Friday, January 9, 2015
Saving the Sand Horses: Part 5
After a set back or two I ended up with a pair of wild BLM mustangs and a very violent 3/4 Appaloosa 1/4 Arabian, modern horse, Comet. My book, " And a Little Child Shall Lead Them: Learning From Wild Horses and Little Children", covers my early attempts, successes and failures at applying natural horsemanship to this group of horses. It is also the point where I came to realize one of the most dfficult aspects of teaching , or even discussing natural horsemanship, vocabulary.
What does one mean when one says "natural horsemanship"? Unfortunately that depends on why one says "natural horsemanship." Properly understood, natural horsemanship is simply a method of teaching and developing relationships with horses using a mode of communication that the horse naturally understands. Instead of trying to teach a horse to speak English a serious student of natural horsemanship learns to speak horse.
For those who oppose natural horsemanship they use the term to mean a system of non-training in which the horse is completely spoiled, untrained and dangerous. For others it means a passive, whiny, horsemanship in which the horse is allowed to make all of the decisions. The human's role seems to simply supply hay and to sit around being ashamed that they are humans instead of being horses.For some hucksters it means teaching whatever will sell the next video or book.
It is none of those thing. Natural horsemanship is simply the only way to truly enter the horse's world. Those who think that the horse's world is a world without conflict or violence, a world in which lions and lambs lay down together and watch you tube videos of kittens playing, will shell out big money to those who will "teach" them what they want to hear.
The first step to understanding natural horsemanship is to understand that the horse is not a human and has nearly nothing in common with our most basic wants and needs. Thinking of the horse as a four legged human is to completely neglect what a horse truly wants and needs. The second step is to understand that the horse is not a dog. That is hard for us. Most people have experience with dogs before they have experience with horses. A dog is a predator, just like we are. A dog shares many of our wants and needs.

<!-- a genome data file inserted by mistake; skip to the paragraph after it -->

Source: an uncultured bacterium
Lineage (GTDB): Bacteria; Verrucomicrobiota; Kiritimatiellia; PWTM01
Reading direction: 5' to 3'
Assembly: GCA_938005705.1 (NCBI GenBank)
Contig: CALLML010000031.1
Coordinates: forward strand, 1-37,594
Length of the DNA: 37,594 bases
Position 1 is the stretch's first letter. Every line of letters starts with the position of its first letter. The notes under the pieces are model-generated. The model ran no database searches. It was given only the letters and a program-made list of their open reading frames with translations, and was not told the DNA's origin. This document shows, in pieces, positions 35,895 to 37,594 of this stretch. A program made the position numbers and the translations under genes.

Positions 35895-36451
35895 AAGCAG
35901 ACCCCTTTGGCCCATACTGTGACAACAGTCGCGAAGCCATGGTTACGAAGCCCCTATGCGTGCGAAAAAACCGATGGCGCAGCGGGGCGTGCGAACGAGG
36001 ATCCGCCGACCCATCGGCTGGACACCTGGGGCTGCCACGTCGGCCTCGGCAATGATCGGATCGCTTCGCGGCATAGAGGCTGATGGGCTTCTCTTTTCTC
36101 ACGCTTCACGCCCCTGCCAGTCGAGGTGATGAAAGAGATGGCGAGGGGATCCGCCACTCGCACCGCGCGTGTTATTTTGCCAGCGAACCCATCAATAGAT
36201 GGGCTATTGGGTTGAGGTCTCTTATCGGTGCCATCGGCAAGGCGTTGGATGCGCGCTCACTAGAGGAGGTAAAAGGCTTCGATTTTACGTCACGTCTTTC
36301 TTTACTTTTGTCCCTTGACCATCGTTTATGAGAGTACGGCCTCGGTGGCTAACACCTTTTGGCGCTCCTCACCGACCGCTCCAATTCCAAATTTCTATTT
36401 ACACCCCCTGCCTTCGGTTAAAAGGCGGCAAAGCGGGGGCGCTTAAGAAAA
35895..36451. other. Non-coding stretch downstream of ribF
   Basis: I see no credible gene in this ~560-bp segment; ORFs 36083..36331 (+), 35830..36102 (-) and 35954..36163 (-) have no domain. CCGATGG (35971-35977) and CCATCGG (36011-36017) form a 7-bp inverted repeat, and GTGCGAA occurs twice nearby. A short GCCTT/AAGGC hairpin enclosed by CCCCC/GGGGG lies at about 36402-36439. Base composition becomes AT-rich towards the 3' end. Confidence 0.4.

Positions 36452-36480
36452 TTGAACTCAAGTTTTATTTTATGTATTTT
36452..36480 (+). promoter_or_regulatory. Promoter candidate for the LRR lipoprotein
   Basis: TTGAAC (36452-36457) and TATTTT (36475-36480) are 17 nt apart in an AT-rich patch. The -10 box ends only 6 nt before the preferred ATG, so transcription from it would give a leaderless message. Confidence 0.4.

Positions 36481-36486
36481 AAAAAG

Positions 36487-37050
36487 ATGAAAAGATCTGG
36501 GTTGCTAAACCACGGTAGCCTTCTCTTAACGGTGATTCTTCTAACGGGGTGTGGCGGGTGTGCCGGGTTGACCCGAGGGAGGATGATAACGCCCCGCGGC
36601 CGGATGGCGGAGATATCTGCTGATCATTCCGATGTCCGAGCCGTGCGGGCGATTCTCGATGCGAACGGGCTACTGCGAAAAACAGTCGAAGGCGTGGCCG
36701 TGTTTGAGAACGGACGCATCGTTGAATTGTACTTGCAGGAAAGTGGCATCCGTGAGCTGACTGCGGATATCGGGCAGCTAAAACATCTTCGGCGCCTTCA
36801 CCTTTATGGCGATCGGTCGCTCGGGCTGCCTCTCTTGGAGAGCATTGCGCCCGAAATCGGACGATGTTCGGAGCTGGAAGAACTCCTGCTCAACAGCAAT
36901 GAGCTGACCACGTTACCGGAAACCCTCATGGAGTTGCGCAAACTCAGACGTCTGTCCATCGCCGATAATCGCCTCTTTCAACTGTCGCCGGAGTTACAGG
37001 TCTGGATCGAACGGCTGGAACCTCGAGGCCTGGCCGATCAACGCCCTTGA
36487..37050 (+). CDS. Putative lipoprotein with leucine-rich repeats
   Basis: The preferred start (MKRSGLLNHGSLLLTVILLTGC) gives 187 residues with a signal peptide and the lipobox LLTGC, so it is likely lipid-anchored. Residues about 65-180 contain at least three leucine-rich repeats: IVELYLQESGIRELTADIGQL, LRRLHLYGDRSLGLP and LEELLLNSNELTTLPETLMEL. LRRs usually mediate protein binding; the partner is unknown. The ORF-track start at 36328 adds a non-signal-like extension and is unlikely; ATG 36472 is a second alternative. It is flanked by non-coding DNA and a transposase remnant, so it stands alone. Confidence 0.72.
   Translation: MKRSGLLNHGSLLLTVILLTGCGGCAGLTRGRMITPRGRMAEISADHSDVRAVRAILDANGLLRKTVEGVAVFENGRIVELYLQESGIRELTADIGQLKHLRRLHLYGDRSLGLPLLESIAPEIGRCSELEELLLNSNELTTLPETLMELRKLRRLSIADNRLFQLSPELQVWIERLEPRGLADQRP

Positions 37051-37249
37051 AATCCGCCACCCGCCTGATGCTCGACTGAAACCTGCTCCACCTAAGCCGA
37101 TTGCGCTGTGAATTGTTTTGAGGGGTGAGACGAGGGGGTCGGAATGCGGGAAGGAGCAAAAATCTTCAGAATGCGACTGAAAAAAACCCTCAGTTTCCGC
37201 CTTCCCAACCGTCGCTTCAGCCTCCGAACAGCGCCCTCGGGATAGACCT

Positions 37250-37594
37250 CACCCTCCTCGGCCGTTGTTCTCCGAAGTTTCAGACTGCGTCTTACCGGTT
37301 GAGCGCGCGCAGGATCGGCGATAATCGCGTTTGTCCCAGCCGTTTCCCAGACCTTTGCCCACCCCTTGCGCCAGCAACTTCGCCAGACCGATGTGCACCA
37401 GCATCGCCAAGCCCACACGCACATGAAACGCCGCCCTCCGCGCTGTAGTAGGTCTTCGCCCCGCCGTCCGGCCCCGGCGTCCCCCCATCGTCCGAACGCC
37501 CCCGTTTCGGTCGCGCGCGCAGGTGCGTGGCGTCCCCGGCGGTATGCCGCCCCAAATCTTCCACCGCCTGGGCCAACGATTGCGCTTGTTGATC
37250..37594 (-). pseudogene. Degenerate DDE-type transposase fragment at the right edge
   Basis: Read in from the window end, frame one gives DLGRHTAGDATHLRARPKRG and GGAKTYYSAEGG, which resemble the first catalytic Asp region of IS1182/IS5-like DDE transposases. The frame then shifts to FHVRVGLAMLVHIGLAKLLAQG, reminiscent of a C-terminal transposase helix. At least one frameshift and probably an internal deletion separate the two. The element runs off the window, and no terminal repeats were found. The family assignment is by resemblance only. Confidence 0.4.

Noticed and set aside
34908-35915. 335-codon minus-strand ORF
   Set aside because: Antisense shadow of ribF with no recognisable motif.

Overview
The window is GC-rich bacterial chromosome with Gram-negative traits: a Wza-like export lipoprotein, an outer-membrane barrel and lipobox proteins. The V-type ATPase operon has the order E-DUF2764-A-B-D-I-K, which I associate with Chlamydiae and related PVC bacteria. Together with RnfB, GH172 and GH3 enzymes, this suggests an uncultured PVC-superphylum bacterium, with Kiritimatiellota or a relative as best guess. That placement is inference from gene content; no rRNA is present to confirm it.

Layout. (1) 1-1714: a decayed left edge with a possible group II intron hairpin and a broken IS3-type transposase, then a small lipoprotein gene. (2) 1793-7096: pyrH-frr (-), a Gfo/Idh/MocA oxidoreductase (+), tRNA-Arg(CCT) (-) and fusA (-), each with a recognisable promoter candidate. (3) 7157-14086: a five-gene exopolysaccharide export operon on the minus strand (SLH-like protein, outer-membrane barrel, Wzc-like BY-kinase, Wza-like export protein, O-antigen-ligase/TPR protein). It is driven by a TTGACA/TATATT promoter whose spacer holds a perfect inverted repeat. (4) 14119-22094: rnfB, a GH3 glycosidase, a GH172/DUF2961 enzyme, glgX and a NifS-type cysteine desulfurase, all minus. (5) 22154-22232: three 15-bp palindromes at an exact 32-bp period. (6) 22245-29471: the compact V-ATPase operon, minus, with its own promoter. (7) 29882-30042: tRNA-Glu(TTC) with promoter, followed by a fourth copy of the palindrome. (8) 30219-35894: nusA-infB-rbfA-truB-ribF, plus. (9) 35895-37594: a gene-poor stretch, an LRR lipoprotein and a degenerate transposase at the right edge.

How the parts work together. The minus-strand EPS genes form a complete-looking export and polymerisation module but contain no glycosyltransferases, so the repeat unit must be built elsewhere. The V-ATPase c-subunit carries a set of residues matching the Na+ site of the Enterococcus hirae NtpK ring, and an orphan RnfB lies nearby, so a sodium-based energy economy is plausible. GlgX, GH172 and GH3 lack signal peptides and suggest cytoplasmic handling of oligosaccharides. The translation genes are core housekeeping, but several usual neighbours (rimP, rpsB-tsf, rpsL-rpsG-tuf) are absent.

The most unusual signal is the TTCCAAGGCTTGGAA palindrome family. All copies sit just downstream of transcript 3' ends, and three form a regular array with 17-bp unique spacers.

People and dogs both look for autonomy, excitement, a warm, cozy nest and near constant sensory stimulation. Hunters depend on those drives. The hunt is exciting for the hunter, but the hunted feel anything but excitement. A predator can be comfortable in a a snug home. A prey animal can feel nothing but trapped in that same environment.
Instead of autonomy a horse's greatest need is for security. A horse prefers calmness to excitement, company to solitariness, and movement to confinement. It will seem heretical to many but the wild horse's dream is not to be able to run through unconfined spaces for eternity. In fact, he would much prefer to not need to flee from anything for eternity. A wild horse that is not able to experience security because of the humans or other stressors in his environment is not happy--regardless of how wild he is. A wild horse that feels completely secure, which essentially means living in a herd or band, without harassment from predators with adequate forage, is happy.
How can one measure happiness in a horse? By simple observation--is the horse suffering from stress related health problems? Does he exhibit what have come to be known as "vices", or more properly known as stereotypical behavior? Does he exhibit agitation?
My herd includes many formerly wild horses. My horses live in bands and live off of living forage and hay (with the exception of a few who are given a very low sugar feed to supplement their need for extra calories), most drink from water holes, they never enter a confining stable.
All of these things contribute to their feeling of security which translates into natural health and happiness. Our vet bills for our large herd are less than those for most small barns with only a handful of horses.The established horse world and its partners in agribusiness have created a very expensive, unhealthy, and ultimately cruel regimen for horses to suffer under. There is no group out there more threatened by natural horse care than those two greatest enemies of the horse.
And herein lies the reason that our program as stirred the ire of the established horse world. We raise happier, healthier horses for a fraction of the cost that others spend to produce unhealthy, neurotic horses. Anyone who would spend a week with our herd and follow it with a week observing horses in a typical "full stable board" environment would promptly come to the conclusion that the established horse world has failed in every respect except that it has made a lot of money.
Our horses are clothed in shaggy, muddy or dusty, finery.
As for those who live in the model set out by the established world, their Emperor is naked.
Posted by Steve Edwards